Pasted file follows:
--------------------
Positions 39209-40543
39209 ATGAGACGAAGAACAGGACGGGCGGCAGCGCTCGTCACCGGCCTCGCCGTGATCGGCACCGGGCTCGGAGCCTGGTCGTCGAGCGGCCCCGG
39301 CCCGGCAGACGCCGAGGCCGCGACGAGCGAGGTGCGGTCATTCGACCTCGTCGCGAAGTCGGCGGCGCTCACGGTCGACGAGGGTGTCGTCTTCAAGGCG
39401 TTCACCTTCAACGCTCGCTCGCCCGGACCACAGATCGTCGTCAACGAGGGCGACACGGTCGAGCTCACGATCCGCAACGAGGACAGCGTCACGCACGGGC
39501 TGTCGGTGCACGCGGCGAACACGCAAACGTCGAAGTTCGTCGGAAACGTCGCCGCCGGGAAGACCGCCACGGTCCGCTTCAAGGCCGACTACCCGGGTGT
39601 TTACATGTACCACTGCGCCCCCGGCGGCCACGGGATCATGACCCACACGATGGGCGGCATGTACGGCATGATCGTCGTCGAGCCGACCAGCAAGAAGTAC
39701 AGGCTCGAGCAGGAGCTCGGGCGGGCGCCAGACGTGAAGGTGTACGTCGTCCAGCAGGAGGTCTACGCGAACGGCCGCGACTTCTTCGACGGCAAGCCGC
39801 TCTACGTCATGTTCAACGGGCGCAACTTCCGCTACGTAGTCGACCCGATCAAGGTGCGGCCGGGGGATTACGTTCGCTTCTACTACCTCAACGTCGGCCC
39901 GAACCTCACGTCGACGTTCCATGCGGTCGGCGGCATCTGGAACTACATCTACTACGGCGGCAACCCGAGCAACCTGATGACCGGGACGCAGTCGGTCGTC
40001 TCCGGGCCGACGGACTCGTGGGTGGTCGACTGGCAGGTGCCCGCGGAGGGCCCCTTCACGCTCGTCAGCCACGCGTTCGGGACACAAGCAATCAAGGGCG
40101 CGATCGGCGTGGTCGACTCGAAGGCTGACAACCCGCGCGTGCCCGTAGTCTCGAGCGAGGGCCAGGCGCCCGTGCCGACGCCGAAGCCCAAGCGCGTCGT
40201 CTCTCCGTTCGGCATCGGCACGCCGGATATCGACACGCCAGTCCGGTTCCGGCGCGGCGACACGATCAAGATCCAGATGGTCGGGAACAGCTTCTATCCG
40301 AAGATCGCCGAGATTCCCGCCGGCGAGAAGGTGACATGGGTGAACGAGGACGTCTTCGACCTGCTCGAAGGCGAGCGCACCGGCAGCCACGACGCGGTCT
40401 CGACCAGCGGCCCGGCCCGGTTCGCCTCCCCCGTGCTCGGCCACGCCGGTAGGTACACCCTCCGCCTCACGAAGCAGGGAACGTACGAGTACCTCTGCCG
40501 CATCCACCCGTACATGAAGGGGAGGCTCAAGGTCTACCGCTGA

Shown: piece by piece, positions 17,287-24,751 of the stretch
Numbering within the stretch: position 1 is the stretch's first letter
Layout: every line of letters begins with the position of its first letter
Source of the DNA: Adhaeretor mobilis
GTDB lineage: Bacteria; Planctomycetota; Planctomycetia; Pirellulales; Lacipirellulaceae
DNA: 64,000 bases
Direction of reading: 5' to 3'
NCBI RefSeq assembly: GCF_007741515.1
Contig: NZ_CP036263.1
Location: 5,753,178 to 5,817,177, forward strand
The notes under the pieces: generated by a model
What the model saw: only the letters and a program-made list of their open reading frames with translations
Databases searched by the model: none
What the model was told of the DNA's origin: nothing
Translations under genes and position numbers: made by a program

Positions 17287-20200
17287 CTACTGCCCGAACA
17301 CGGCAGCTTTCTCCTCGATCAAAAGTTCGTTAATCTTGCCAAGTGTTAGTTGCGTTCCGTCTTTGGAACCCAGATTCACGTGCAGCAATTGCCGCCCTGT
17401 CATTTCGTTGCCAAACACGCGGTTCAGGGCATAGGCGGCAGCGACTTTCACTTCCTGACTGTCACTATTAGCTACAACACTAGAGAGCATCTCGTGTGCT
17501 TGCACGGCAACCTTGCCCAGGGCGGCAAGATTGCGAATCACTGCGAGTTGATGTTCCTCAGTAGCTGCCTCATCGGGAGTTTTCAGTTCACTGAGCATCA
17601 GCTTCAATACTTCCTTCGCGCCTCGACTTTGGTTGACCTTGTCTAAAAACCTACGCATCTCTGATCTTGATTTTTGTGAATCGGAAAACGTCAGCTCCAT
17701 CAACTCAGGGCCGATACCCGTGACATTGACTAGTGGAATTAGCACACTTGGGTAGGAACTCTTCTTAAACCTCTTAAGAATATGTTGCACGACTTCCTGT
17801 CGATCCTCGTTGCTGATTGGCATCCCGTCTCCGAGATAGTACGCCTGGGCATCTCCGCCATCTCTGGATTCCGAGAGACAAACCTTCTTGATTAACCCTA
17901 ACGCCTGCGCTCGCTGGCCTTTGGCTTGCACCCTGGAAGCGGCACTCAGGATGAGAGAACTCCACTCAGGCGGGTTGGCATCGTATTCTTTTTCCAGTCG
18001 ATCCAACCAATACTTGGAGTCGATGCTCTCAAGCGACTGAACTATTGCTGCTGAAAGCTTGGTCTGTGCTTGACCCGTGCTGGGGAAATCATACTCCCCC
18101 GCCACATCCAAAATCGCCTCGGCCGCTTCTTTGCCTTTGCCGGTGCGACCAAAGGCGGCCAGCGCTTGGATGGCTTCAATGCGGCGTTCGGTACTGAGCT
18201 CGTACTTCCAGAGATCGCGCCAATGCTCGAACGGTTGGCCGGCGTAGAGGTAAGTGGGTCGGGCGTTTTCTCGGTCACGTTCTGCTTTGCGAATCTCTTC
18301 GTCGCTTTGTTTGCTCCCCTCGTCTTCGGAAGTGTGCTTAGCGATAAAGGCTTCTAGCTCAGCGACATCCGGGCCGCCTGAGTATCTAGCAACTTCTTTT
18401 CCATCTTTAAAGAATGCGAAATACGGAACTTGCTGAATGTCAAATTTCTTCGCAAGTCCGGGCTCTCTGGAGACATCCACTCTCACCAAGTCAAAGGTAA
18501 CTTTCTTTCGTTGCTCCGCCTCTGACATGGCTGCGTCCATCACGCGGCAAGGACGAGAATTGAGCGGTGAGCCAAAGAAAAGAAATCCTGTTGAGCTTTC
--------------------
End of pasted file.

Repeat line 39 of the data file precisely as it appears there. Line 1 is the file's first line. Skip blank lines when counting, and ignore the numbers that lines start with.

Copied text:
17901 ACGCCTGCGCTCGCTGGCCTTTGGCTTGCACCCTGGAAGCGGCACTCAGGATGAGAGAACTCCACTCAGGCGGGTTGGCATCGTATTCTTTTTCCAGTCG